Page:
Hon Hai’s chairman says that democracy doesn’t put food on the table. That may be so, but democracy gives people the freedom to decide what to eat
Oh boy, you know there is something deeply rotten when business tycoons get involved in politics, especially when their ability to build fortunes depends on one’s close relationship with an authoritarian regime.
Taiwan has had its share of ultra-rich entrepreneurs who, for the sake of their business interests, have willingly cozied up to the Chinese Communist Party (CCP) and chosen to look the other way when it comes to, say, the Chinese government’s human rights abuses. Some individuals, such as Want Want China Times Group chairman Tsai Eng-meng (蔡衍明), are notorious for putting their business interests in China before trivial things like freedom of information, and it is no surprise that when the Yilan native sought to acquire Next Media’s Taiwan operations (including Apple Daily) in 2012, media watchdogs and civil society mobilized to ensure that the deal was properly scrutinized by the government.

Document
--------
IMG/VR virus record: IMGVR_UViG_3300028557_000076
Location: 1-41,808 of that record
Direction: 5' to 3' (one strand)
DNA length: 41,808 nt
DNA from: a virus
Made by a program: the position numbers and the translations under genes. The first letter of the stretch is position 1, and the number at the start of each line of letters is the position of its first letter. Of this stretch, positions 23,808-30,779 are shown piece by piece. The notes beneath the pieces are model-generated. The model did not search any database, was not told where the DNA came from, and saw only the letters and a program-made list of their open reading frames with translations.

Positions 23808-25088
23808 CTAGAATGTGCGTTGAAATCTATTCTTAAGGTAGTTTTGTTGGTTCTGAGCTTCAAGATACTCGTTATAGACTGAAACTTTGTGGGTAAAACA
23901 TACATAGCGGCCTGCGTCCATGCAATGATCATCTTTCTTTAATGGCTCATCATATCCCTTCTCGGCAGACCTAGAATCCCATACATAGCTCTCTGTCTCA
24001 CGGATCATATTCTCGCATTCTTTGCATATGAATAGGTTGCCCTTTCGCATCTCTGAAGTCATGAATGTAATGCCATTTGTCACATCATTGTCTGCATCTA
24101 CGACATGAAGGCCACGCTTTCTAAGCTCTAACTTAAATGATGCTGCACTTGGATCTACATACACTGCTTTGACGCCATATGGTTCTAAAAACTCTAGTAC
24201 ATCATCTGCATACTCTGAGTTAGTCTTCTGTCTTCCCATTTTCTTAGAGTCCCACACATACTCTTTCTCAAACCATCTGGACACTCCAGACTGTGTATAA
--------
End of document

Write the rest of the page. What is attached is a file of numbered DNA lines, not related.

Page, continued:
Mr. Tsai’s efforts were frustrated, but despite his many faults — editorial pressure on his reporters, self-censorship on sensitive issues in China, bullying behavior — he rarely, if ever, acted as if he were anything other than as a businessman.
Not so much Terry Gou (郭台銘), chairman of Hon Hai Precision Technology Co, whose tremendous successes as a businessman seem to have cultivated a distorted view of his position within society and influence on government policy.
My article, published today on Thinking Taiwan, continues here.